10. Can femoral dialysis catheter insertion cause a life threatening complication?

    Directory of Open Access Journals (Sweden)

    Nurkay Katrancıoğlu

    2014-09-01

    Full Text Available Venous catheter (VC insertion may be necessary for the patients with renal failure facing vascular access problem. Femoral VCs are commonly used for their lower complication rates especially in emergency clinics. The incidence of bleeding associated with VC is reported 0.5-1.6%, however, life threatening hemorrhage and complications requiring surgical intervention are very rare. In this manuscript, we aimed to present a case with hemolytic uremic syndrome complicated with retroperitoneal hematoma after femoral VC insertion. J Clin Exp Invest 2014; 5 (3: 472-474

  11. Organising pneumonia presenting as acute life threatening pulmonary haemorrhage.

    Science.gov (United States)

    Narasimhaiah, Damodhara Honnavally; Chakravorty, Indranil; Swamy, Rajiv; Prakash, Doraiswamy

    2011-11-08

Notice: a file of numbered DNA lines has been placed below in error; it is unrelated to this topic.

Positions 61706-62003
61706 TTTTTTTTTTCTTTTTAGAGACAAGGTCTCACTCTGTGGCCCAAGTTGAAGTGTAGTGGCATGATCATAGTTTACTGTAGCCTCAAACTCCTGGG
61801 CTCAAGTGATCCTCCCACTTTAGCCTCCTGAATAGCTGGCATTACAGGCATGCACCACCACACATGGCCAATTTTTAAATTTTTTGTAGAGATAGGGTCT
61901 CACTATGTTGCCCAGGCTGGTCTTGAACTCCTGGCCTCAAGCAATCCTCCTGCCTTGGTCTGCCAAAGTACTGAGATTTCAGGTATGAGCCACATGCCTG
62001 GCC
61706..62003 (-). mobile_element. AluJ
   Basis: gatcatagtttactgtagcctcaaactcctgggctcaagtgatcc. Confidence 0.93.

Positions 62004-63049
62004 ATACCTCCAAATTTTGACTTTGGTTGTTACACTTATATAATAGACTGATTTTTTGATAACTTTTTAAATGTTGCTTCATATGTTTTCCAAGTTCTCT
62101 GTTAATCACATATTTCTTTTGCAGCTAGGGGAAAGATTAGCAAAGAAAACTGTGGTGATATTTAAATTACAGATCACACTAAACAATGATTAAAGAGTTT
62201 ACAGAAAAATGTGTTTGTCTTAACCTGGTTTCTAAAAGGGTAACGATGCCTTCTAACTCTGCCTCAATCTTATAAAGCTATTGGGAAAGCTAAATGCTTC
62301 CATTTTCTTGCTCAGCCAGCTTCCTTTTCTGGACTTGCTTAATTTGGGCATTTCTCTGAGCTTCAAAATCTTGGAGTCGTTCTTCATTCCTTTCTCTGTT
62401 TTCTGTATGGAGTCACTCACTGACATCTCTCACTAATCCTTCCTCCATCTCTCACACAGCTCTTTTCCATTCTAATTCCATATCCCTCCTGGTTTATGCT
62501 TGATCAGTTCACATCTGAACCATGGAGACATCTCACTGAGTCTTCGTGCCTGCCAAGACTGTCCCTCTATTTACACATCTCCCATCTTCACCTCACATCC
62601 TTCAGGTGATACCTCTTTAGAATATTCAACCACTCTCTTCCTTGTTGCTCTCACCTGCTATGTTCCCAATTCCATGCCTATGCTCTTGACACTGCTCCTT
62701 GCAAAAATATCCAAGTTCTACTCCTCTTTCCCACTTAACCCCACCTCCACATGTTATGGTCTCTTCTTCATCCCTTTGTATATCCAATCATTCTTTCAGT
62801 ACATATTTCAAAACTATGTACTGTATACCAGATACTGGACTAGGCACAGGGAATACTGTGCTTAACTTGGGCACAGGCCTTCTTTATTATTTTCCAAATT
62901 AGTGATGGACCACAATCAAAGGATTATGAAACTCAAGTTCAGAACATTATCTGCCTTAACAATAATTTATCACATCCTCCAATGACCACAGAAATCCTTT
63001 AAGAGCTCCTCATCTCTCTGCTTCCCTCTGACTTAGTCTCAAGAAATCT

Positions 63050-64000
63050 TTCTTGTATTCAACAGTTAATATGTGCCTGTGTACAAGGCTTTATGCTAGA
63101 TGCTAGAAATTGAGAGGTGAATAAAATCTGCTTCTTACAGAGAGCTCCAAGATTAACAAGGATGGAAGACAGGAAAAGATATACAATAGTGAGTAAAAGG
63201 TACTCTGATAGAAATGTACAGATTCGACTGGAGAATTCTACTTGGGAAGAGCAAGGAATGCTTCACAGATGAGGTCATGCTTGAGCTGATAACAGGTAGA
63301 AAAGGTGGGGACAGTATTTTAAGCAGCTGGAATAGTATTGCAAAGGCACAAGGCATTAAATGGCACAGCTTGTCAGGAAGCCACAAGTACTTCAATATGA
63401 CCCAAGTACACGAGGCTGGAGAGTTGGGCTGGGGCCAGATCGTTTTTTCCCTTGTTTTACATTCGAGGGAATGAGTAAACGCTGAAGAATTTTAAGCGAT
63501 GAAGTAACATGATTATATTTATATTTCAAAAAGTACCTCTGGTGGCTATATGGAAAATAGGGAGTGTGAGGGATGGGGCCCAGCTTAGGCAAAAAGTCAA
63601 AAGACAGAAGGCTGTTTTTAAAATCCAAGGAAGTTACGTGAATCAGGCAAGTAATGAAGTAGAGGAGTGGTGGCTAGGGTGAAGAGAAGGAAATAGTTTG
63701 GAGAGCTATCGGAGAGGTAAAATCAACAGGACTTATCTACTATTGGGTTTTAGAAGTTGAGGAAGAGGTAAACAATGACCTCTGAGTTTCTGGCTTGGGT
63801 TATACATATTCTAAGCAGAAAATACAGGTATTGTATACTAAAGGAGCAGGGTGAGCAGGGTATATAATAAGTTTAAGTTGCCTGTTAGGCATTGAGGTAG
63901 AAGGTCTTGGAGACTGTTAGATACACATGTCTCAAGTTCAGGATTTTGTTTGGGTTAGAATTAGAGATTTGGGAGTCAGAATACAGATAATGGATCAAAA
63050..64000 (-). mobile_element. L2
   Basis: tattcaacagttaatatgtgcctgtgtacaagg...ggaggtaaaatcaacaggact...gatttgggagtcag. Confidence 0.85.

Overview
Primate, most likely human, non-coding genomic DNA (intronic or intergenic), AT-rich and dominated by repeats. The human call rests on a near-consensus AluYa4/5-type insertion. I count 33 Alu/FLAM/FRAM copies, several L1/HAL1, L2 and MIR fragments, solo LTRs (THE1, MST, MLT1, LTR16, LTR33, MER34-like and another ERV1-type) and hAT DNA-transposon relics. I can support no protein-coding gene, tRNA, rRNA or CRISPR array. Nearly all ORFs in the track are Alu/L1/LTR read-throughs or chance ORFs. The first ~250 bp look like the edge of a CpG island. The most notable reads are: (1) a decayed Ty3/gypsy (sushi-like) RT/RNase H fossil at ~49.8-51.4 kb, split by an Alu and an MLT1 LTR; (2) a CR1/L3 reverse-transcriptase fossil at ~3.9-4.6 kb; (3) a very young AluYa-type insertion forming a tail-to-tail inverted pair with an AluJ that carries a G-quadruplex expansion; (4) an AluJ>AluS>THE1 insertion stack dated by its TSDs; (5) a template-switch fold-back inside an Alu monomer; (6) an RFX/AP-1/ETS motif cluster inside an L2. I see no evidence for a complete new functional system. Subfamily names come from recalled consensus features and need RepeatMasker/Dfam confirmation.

Organising pneumonia, previously called bronchiolitis obliterans organising pneumonia is a clinicopathological entity of unknown aetiology, which has been reported with increasing frequency. Various modes of presentation have been described such as cough, fever, weight loss and alveolar opacities on chest radiograph. Haemoptysis as primary presenting symptom has only rarely been reported. The authors report a case in which massive life-threatening haemoptysis was the major presenting symptom. No aetiology was identified for the haemoptysis and the diagnosis was confirmed on postmortem histology. This case highlights the importance of considering organising pneumonia in the differential diagnosis of acute severe haemoptysis.

  12. “Can’t you at least die with a little dignity?” The Right to Die Debates and Normative Dignity

    OpenAIRE

    Gandsman, Ari; Burnier, Daniel

    2014-01-01